"Comedy always works best when it is mean-spirited" - John Cleese

Author John Corby also writes as "Bulldogge" for the British Canadian newspaper.

A Farthingsworth of Tall Tales from Blighty's Fameless Blog
Newsflash from New York (no, not that one!) |  Are the British better drivers? |  The Story of the Telephone Kiosk |  Drinking Nelson's Blood |  Screaming Jelly Babies |  Flying to the UK is very dangerous! |  Brits to drive on the right |  Who hung the monkey? |  Upper class virgins |  Double, double trouble |  What a Lovely Morning for a War

Tuesday, September 01, 2009

Tales From the Trip: #7 Everything's Tickety Boo

Blighty's Blog recently spent a fortnight in the United Queendom. We came back with some great "tales from the trip". Here's another one.

Up The Great North Road
Our journey up to the Holy Island of Lindisfarne (see last post) took us along the "Great North Road" (more on that road in a future post). We didn't want to waste any time because, as you will understand if you did read the last post, the time of the tide waits for no man.

Mighty Castles, Beautiful Beaches
On the return trip to the Sunderland area we took the coastal road. The road along the Northumberland coast passes many castles and beautiful beaches. Along the way we made a short stop in the small town of Seahouses. This small town, during a one hour visit, provided Blighty's Blog with enough material for a whole series of blog posts.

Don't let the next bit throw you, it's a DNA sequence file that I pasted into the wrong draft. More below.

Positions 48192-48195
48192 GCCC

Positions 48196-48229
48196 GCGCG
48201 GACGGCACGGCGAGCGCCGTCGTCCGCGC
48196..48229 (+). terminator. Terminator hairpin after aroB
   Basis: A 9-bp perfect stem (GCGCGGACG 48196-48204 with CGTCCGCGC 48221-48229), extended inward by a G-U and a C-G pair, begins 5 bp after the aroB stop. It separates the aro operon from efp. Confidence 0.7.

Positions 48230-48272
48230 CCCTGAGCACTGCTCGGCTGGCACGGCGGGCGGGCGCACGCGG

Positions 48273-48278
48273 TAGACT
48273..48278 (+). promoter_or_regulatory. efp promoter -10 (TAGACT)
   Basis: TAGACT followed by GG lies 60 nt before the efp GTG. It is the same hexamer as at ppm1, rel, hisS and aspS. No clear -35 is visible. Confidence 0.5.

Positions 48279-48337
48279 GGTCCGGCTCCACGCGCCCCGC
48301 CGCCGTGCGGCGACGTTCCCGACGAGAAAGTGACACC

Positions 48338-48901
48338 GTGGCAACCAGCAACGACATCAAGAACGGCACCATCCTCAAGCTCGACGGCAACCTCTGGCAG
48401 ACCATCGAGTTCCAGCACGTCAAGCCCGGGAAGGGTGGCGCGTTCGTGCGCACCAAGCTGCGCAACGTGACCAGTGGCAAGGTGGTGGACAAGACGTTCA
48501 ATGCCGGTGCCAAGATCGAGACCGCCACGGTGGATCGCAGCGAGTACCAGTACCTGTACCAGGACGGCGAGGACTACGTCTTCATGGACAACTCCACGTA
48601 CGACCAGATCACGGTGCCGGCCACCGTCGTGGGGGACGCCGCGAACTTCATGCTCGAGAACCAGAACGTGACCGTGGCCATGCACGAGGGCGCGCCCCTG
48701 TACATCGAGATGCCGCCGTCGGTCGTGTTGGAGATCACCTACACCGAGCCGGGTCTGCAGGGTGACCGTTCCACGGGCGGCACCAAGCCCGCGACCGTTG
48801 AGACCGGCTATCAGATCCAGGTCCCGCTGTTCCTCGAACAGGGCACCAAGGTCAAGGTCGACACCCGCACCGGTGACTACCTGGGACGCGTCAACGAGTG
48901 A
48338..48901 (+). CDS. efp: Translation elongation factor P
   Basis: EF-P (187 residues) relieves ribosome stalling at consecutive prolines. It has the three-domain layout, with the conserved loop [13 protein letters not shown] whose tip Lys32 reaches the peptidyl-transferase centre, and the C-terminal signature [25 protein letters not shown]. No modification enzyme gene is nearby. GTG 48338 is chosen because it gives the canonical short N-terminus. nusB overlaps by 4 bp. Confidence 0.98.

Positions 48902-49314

How Are You Today?
We enjoyed a fish and chip supper (there's a blog post on that meal coming up) and then, on the walk back to our car, came across the fascinating vehicle pictured above. I have been fond of using the phrase "tickety-boo" for a long time. When some folk say "how are you today" they don't really expect an answer. So an appropriate response is "tickety-boo" which I used to believe was meaningless.

Tikai Babu
But when I researched the phrase, using the excellent resources of phrases.org.uk, I discovered that, in all likelihood, "tickety-boo" really does mean something.

According to a contributor to that site who uses the cryptic identity of "TheFallen" , t
he Hindi phrase transliterated as "tikai babu" means "everything's fine, sir".Which is exactly how I felt after eating an extraordinarily generous portion of fish & chips.

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